Upon my arrival in the early afternoon, I walked past the fish hatchery runs (Nelson’s supplies trout to many area lakes) to the first modest pool below the small pond that bisects the creek. The section between the pond and the trestle that marks the bottom end of the fishable part of the creek is probably the easier area for the less-experienced angler, especially during this part of the year, when there isn’t a lot of top-water action. Anyway, I saw a good number of fish holding in the pool and in the faster water at the head of the pool. I tied on a Sawyer Pheasant Tail (size 20) with a black Zebra Midge dropper (also a 20), about 3′ below a white Palsa pinch-on foam indicator. No added weight, 6X fluorocarbon tippet. A few casts, and bam – a nice trout, but foul-hooked. Then another foul-hooked trout, and a little bit later, a whitefish. But despite the fact that I was clearly running them right by a bunch of fish, none were showing my flies the right kind of interest.

On a whim, I decided to switch to a red Zebra Midge. Same pattern, same size, just a different color. In quick succession, I landed 3 nice trout, all fair-hooked. A fourth trout took the Sawyer Pheasant Tail. I should have netted it, but instead tried to release it by hand. The tippet broke and the fish swam off with both of my flies. Looking in my spring creek box, I made a sad discovery. It held only black Zebra Midges, no more red ones. A couple of lessons here. Sometimes a small change can make all the difference. And check your fly box before you hit the water; don’t carry only one of any pattern you think might be effective.

After a late lunch, I tried the water above the pond. It’s all relatively flat and shallow, with a slow current. Logs have been laid part-way across the water to create a series of “pools,” but it’s all pretty challenging territory, especially with nymphs. Stealthy wading is a must here. I saw a number of fish, mostly holding in the center of the pools where the current is a bit stronger. But most were lying stationary, not appearing to be feeding actively. And my results bore that out. I did get one more trout (on the black Zebra Midge, no less). But then the snow began falling more steadily and I decided to call it a day. I’ll be back, but probably not until the spring baetis mayflies start to hatch. That upper section could provide some fun, challenging dry fly fishing.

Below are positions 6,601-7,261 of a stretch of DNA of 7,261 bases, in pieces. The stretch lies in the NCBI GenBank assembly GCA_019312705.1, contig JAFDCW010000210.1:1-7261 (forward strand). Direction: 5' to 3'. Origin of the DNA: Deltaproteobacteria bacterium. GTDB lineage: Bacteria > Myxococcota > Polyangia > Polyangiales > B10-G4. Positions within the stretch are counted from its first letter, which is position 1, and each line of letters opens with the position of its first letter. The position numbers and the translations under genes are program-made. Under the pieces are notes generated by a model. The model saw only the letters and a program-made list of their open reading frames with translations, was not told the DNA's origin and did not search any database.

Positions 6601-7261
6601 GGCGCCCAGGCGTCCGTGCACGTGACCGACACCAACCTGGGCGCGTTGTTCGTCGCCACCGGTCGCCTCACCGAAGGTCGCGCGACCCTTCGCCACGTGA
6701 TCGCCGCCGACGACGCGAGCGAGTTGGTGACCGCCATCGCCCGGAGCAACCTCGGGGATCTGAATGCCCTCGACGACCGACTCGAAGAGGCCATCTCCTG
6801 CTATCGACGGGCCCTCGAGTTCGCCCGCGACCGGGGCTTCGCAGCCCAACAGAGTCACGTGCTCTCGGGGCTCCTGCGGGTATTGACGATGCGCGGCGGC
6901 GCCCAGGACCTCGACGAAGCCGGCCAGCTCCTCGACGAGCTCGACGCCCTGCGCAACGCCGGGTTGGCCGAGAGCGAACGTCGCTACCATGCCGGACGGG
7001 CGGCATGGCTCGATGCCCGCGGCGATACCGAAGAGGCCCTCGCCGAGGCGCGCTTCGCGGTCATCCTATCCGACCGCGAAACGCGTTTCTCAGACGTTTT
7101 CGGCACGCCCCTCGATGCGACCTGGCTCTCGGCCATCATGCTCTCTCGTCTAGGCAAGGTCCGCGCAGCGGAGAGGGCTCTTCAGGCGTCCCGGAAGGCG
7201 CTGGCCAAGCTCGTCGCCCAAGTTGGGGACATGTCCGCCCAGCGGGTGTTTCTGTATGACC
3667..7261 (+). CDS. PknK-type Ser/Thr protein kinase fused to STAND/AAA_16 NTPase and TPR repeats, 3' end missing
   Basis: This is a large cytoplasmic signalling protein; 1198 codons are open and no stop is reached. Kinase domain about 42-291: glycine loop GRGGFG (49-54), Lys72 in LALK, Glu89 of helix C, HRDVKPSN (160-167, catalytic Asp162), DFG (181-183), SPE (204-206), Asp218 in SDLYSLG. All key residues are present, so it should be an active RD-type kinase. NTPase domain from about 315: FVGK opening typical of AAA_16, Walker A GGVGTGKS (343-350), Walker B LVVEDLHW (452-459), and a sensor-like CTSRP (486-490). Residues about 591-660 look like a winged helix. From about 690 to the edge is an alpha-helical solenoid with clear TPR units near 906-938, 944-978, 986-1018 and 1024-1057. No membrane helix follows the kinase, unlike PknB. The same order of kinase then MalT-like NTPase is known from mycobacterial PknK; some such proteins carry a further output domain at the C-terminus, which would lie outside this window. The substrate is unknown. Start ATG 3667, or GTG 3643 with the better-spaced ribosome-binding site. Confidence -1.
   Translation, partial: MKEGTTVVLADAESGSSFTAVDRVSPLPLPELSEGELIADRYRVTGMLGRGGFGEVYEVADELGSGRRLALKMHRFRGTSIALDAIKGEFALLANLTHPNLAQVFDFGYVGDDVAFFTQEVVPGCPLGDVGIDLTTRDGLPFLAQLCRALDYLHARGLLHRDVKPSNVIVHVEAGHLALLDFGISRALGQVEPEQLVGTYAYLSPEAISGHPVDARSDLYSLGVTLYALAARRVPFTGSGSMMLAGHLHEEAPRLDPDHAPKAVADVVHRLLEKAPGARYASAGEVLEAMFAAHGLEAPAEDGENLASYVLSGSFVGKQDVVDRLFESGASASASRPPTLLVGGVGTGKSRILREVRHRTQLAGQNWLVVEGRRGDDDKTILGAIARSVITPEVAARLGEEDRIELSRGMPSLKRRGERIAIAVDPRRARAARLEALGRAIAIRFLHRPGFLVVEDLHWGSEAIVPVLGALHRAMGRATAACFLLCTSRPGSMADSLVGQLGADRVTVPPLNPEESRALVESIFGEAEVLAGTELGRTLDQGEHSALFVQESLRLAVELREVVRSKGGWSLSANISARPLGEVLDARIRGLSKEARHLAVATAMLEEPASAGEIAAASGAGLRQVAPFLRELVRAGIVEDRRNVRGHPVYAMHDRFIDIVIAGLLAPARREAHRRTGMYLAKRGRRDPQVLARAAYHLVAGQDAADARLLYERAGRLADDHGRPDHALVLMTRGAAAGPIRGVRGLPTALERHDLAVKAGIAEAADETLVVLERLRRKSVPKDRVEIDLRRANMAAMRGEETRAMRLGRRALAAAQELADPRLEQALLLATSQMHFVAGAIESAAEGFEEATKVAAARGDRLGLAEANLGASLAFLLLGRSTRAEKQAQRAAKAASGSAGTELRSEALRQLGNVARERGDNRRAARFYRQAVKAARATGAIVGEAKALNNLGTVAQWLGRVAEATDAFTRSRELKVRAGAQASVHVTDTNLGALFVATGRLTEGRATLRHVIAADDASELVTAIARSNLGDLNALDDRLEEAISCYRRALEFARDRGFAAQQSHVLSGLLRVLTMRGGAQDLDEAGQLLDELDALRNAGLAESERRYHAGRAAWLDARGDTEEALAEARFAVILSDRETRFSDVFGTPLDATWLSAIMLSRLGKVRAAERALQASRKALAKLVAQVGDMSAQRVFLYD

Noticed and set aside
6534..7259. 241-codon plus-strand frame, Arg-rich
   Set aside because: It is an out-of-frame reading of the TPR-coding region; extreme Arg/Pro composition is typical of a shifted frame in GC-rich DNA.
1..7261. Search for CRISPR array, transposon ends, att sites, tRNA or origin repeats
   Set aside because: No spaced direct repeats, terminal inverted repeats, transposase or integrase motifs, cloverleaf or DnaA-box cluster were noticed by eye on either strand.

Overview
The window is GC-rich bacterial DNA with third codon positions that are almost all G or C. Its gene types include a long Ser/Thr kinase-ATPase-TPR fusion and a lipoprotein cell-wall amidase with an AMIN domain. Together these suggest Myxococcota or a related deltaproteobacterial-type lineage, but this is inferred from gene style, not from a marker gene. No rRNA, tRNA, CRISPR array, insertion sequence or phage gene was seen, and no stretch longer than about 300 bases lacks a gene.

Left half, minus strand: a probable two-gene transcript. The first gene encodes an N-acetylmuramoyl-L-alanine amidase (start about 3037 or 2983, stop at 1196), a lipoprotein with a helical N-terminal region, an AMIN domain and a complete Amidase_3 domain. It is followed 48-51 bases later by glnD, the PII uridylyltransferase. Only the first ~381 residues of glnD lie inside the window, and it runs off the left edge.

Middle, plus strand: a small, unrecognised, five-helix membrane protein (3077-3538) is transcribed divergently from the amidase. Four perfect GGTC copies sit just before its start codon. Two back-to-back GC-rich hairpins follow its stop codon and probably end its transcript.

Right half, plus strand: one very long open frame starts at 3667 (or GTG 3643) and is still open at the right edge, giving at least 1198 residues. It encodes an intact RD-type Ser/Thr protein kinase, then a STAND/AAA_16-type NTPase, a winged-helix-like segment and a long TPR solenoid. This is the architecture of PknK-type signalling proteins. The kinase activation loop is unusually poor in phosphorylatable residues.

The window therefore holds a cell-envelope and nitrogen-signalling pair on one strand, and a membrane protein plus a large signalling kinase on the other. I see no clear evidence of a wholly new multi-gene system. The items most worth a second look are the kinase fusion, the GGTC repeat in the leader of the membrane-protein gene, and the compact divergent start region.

If you do go to Nelson’s, don’t forget about the pond itself. Really just a broader section of the creek, it has sufficient current to drift flies, and protruding logs that you can walk on to get closer to the fish that I saw holding in that current. Though I didn’t try it myself, my guess is you could pick up some fish there.

What about those Zebra Midges that you were going to tie up? If you’re a relative novice, maybe start with some size 18s to get the process down, then move down to some 20s. The larger flies will work great in the Yellowstone River this time of year. And keep them sparse; avoid making too many thread wraps. Finally, tie some in red, as well as black. On any given day, the red ones might just be the ticket to success! Here’s a nice tying video:

 

 

Spring Creekin’